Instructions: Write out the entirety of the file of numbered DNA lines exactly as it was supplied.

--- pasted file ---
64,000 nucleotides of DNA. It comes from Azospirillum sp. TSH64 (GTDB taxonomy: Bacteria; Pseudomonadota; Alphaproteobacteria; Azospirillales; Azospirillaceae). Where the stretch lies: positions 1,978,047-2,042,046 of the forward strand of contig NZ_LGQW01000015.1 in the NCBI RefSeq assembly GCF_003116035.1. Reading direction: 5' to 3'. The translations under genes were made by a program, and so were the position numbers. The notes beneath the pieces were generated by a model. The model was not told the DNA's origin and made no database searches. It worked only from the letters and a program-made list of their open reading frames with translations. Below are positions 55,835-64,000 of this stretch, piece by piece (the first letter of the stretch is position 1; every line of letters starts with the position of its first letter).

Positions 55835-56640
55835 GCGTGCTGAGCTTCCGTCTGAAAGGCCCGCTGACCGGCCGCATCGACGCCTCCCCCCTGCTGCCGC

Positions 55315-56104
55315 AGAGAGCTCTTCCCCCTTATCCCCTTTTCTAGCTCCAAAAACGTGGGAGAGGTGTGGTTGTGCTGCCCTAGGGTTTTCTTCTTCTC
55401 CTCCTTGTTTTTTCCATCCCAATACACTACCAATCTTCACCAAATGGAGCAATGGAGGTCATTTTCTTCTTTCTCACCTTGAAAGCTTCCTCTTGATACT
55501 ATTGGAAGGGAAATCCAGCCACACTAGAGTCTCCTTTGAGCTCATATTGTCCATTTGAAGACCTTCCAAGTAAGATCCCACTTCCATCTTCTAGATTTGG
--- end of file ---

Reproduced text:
64,000 nucleotides of DNA. It comes from Azospirillum sp. TSH64 (GTDB taxonomy: Bacteria; Pseudomonadota; Alphaproteobacteria; Azospirillales; Azospirillaceae). Where the stretch lies: positions 1,978,047-2,042,046 of the forward strand of contig NZ_LGQW01000015.1 in the NCBI RefSeq assembly GCF_003116035.1. Reading direction: 5' to 3'. The translations under genes were made by a program, and so were the position numbers. The notes beneath the pieces were generated by a model. The model was not told the DNA's origin and made no database searches. It worked only from the letters and a program-made list of their open reading frames with translations. Below are positions 55,835-64,000 of this stretch, piece by piece (the first letter of the stretch is position 1; every line of letters starts with the position of its first letter).

Positions 55835-56640
55835 GCGTGCTGAGCTTCCGTCTGAAAGGCCCGCTGACCGGCCGCATCGACGCCTCCCCCCTGCTGCCGC

Positions 55315-56104
55315 AGAGAGCTCTTCCCCCTTATCCCCTTTTCTAGCTCCAAAAACGTGGGAGAGGTGTGGTTGTGCTGCCCTAGGGTTTTCTTCTTCTC
55401 CTCCTTGTTTTTTCCATCCCAATACACTACCAATCTTCACCAAATGGAGCAATGGAGGTCATTTTCTTCTTTCTCACCTTGAAAGCTTCCTCTTGATACT
55501 ATTGGAAGGGAAATCCAGCCACACTAGAGTCTCCTTTGAGCTCATATTGTCCATTTGAAGACCTTCCAAGTAAGATCCCACTTCCATCTTCTAGATTTGG